I apologize for the rerun, but I am out of action for the next couple of days. I’ll be running the serial posts on Soccernomics today and tomorrow. I hope to have a fresh post for Friday before the game against the Philadelphia Union. Enjoy “Soccernomics Part 1: An Overpriced Commodity.”
Welcome Raving Readers to our first serial post!
I forgot where I read it, but one of the many postgame articles from Saturday’s loss referenced Soccernomics. The article cited the book’s simple correlation between team payroll and results, as evidenced by Toronto’s success. For those who haven’t read Soccernomics by Simon Kuper and Stefani Szymanski, it is worth your time. It is not the Moneyball of soccer. However it’s an informative book, dry and not gripping, but full of interesting perspectives on the intersection of soccer and economics (as the title successfully portmanteaus).
Kuper and Szymanski discuss how the better teams spend the most money, and that most clubs lose money. However they are mostly analyzing European leagues. MLS is a very different animal, and I’ll discuss the values of a salary cap in tomorrow’s post. Today, I want to talk about an overpriced commodity, the American soccer player.
MLS is in a transition. Saturday’s game was proof. The hype around the Seattle-Toronto game was rampant with all the international quality talent on the field: Bradley, Dempsey, Defoe, Oba, Julio Cesar, even Evans. I don’t know if it’s a tipping point, but it is indicative of a trend in MLS. Other than just the acquisition of world-class players (Henry, Keane, Defoe), which has been happening since the Beckham acquisition, teams are now paying a premium for USMNT players. Bradley’s salary skyrocketed coming to MLS. Dempsey got a raise, Eddie finally got his wish and got paid, and even Omar Gonzalez got a DP contract.
Are these players worth their salary on the pitch? Sure, but teams are paying for exposure, especially in a World Cup year. Among the owners’ suites, you have a lotta dudes in suits salivating as the US soccer market again blooms. With the World Cup cycle, owners want a big name American attached to their club. When the causal fan tunes in this summer, he/she will see that Dempsey plays in Seattle and think, cool, I’ll check that out. Teams are betting on growing fan interest and thereby investing in Dempsey, Bradley et al., pure and simple.
How do the economics of the World Cup and a growing States-side soccer market affect the game? Soccer’s growth here has been slow. Beckham and Henry moving to MLS was the first spurt in MLS’s evolution. International superstars retiring in MLS caught fans’ attention. Dempsey coming home was another major press release. Dempsey is north of 30 and, arguably, his return is consistent with Beckham’s and Henry’s. But Dempsey is an American, and that changes the equation, as he got paid more than any native son in MLS history. Bradley coming back, at only 26, was another evolution. Did Beckham and Henry treating the league as a retirement home hurt the game? Will Dempsey and Bradley plying their trade here hurt the game? I can’t say. I’m being analytical here, just looking at angles.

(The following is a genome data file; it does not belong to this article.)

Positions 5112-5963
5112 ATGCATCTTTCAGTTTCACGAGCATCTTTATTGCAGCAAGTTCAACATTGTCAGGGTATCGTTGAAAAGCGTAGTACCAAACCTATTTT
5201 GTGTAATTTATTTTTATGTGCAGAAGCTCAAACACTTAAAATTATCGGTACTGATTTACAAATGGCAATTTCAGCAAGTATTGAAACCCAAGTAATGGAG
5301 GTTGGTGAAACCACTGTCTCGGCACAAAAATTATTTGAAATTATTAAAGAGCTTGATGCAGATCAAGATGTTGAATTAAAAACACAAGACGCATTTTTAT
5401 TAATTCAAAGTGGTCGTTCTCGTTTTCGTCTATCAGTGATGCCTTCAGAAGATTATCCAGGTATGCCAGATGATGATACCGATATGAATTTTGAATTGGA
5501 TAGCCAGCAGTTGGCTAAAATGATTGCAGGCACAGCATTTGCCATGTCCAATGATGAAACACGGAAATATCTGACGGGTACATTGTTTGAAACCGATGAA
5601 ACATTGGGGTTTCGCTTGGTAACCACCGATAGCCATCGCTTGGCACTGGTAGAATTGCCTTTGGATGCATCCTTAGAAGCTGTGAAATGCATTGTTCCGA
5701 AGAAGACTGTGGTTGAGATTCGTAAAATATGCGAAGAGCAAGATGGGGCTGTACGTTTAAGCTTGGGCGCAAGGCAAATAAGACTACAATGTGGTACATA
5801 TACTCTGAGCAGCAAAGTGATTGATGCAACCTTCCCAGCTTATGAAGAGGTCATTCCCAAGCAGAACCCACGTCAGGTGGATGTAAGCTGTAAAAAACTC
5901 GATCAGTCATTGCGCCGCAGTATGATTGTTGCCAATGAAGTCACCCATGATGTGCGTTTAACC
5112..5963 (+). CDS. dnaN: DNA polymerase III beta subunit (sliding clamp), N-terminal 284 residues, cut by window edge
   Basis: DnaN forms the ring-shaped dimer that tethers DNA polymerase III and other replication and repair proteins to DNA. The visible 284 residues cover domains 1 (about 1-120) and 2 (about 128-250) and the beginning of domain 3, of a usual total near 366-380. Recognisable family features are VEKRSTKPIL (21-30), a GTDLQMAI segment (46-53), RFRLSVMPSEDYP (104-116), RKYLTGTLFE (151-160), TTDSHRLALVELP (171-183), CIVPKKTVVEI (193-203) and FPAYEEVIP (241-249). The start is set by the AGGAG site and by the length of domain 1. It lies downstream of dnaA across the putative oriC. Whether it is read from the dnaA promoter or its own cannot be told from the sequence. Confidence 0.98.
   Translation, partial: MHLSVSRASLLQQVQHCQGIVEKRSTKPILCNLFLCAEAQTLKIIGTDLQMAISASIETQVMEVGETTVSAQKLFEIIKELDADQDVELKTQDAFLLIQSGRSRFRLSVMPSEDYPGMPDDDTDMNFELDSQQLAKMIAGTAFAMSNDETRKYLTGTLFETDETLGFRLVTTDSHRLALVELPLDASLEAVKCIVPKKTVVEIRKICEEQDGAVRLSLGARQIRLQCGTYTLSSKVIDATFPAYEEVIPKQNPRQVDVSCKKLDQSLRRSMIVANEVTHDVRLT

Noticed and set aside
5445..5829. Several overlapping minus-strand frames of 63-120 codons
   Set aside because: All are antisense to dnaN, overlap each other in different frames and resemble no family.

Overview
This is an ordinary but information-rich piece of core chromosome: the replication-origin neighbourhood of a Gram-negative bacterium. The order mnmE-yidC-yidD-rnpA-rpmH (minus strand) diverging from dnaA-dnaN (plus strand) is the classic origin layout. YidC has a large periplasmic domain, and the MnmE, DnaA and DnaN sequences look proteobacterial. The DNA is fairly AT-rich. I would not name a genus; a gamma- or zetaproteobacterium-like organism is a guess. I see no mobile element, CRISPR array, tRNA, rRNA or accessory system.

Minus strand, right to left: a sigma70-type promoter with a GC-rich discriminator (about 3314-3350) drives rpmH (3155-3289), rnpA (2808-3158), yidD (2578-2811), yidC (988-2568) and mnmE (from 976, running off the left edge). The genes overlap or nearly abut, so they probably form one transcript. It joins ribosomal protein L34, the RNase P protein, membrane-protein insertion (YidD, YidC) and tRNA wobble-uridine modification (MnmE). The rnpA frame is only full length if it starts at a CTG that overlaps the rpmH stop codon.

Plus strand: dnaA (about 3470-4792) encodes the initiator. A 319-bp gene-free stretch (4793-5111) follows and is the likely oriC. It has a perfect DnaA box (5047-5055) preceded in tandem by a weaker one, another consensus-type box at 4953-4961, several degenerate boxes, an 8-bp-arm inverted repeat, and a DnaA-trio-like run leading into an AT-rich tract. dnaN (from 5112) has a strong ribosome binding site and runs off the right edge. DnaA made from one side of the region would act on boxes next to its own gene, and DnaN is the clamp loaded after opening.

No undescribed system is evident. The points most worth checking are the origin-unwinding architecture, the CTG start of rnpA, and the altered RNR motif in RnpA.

As I explored earlier, soccer is growing exponentially in this country. A downside to this growth is fan access to the game, as ticket prices are rising. One of the many charms of MLS is fan access, both to teams/players but also at the gates. Tickets to Sounders game are affordable, and people how up. Games aren’t prohibitively priced like the NFL. Some owners are trying to cash in on their product prematurely.
Merritt Paulson and Dave Kazan, of Portland and San Jose respectively, are betting fans will pay more their product. These greedy owners are trying to price out the plebes and ruffians who make soccer soccer. The ECS is taking a stand and boycotting this year’s game in San Jose. I fully commend them on standing up now for what will surely be a problem later. It’s a pity, but as the league grows and gets more competitive, prices will rise. An interesting feedback loop exists. Interest grows because the product is accessible. As interest grows, prices rise and the product becomes less accessible. Does interest wan?
Hopefully the league can secure a better TV contract, this could keep ticket prices stable. TV is a visual medium. The league knows this, all their commercials have images of boisterous supporters from the Cauldron, Timbers Army, and, of course, the ECS. Your product isn’t just sports Mr. Paulson and Kazan, it is entertainment. You need to sell an image of excitement, so you need asses in seats. Not khaki corporate asses, but jumping, singing supporter asses.